**action**of again multiplication, in abundant the aforementioned way that multiplication is a action of again addition.Exponents are commonly accounting in the anatomy $a^b$, area $a$ is the abject and $b$ is the exponent. In contexts area superscripts are not available, such as in some contexts in computers, $a^b$ is frequently accounting as a^b or beneath generally as a

When the backer is a absolute integer, then it is just a simple case of adding the abject by itself a assertive amount of

**times**. For example,Here, 3 is the base, 4 is the backer (written as a superscript), and 81 is 3 aloft to the 4th power.

Notice that the abject 3 appears 4 times in the again multiplication, because the backer is 4.

Some added examples:

egin

12^2=12 imes12=1442^8=2 imes2 imes2 imes2 imes2 imes2 imes2 imes2=2561^5=1 imes1 imes1 imes1 imes1=1

end

If you accept two or added exponents with the aforementioned base, then adding them has the aforementioned aftereffect as abacus their exponents.

For instance $(a^b)$

If you accept two or added exponents with the aforementioned base, then adding them has the aforementioned aftereffect as adding their exponents.

For instance $(a^b)/(a^c),$ is the aforementioned as $a^,$. For example,

# What are $4^3,$, $3^4,$, $1^,$, $^1,$

# Address these numbers as admiral of 2: $128,\; 8,\; 1024,$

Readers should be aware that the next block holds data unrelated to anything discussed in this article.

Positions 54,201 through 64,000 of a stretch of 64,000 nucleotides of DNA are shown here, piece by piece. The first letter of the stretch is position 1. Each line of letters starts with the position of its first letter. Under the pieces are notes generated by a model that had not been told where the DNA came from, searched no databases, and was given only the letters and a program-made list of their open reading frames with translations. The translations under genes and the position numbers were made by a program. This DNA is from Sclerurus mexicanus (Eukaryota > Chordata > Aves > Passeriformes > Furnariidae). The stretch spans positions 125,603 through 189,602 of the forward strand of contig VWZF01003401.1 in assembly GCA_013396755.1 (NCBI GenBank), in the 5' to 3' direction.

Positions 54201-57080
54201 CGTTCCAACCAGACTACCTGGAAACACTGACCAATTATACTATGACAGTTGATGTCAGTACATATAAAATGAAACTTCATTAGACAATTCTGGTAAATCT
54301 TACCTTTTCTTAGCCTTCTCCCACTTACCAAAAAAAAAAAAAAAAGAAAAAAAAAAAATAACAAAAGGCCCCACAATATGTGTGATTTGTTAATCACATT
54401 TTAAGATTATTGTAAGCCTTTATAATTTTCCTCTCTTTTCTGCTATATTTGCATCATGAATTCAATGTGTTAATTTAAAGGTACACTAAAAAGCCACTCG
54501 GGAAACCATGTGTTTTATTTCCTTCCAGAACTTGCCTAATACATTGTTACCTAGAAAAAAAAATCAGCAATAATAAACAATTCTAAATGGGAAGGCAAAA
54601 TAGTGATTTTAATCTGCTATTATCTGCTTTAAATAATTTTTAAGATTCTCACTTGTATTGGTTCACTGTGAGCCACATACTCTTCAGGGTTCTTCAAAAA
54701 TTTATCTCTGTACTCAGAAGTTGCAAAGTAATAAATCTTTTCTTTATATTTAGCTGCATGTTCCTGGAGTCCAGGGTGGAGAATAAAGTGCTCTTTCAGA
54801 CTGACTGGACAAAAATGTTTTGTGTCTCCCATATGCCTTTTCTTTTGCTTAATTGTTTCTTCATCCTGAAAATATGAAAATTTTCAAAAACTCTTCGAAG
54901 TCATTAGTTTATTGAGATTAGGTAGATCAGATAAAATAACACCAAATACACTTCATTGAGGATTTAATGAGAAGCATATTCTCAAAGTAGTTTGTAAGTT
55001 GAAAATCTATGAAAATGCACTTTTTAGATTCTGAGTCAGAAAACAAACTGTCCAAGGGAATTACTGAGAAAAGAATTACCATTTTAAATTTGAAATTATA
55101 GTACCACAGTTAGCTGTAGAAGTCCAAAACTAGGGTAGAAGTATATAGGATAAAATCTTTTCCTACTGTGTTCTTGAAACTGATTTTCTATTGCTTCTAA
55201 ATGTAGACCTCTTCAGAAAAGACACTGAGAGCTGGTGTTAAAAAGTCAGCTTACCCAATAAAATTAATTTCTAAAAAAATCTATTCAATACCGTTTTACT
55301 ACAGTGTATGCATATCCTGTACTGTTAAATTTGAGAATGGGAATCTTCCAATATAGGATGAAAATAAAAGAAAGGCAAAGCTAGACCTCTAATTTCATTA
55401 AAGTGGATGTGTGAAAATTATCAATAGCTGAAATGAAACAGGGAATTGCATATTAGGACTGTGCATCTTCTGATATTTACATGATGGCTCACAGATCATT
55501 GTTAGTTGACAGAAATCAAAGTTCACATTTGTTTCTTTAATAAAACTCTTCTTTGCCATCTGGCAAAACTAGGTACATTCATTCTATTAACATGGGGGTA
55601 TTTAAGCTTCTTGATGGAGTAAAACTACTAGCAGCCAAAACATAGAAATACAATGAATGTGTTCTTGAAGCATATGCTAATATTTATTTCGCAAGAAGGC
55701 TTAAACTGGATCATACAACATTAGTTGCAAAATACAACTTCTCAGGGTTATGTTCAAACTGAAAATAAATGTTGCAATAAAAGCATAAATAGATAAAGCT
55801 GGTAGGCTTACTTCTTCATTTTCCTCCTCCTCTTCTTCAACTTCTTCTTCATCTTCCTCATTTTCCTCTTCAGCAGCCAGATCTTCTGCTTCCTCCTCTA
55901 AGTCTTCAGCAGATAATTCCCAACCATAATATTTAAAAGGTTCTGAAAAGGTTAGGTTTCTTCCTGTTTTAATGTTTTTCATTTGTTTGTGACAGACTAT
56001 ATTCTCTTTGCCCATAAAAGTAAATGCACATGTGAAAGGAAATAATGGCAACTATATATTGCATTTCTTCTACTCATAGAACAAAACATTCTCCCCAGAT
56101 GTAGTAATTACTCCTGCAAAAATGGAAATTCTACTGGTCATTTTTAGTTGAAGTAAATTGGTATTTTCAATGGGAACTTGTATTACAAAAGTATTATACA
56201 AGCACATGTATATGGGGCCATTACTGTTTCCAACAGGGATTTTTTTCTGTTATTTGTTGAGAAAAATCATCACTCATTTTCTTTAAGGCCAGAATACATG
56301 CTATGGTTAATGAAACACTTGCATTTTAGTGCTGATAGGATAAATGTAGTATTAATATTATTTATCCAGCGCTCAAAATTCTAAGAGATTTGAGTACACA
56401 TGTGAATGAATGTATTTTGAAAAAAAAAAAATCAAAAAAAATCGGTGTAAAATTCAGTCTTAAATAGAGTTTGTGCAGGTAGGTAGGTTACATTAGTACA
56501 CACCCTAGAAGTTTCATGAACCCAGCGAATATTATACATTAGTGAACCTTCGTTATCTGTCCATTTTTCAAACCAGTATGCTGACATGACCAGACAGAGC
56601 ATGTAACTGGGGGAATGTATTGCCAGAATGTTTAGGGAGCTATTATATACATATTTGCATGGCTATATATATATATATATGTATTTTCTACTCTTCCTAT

# What is $(2^3)\#\; What\; is$ (2^6)/(2^2),$$

# Harder: Why does $3^0=1,$ (clue: anticipate about $/,$, for example)

Click actuality for .

Negative exponents plan hardly differently. Lets say you wish to account $3^$. To do that, you yield $1/3^2$ to get your answer. We do the backer first, see

The capricious acreage doesnt administer in exponents. See for yourself! Try to account 2

^{3}, and then see if it is the aforementioned as 3

^{2}(). The distributive and akin backdrop dont administer either.

Exponents do, however, accept their own set of axioms that they consistantly follow. Constant with the above-mentioned examples, one can accompaniment about that:

:$$

(a^b) imes(a^c)=a^

,,,, and

:$$

(a^b)/(a^c)=a^

,,,,

Its aswell simple to see that

$$

egin

(a^b)^c=a^

end

So far, we accept alone apparent exponents as accomplished numbers, but exponents can be apportioned as well. With a apportioned exponent, the numerator acts as a accustomed whole-number exponent, while the denominator acts as a root.

In general,

$a^=sqrt[q],,,,$

for any absolute amount $q$ ≠ 0.

Lets attending at $8^$ as an example. First, we accession 8 to the ability of the numerator, 2. Then, back the denominator is 3, we yield the third basis of this number. The announcement is apprehend as the cubed basis of eight squared, and accounting as:

It should then be axiomatic that if the numerator of the apportioned backer is 1, the announcement is a simple root. That is, $1/2$ is a aboveboard root, $1/3$ is a cubed root, $1/4$ is a fourth root, etc.

For example, $9^$ would be apprehend as the aboveboard basis of nine, and accounting as:

See also:

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Article In : Reference & Education - Mathematics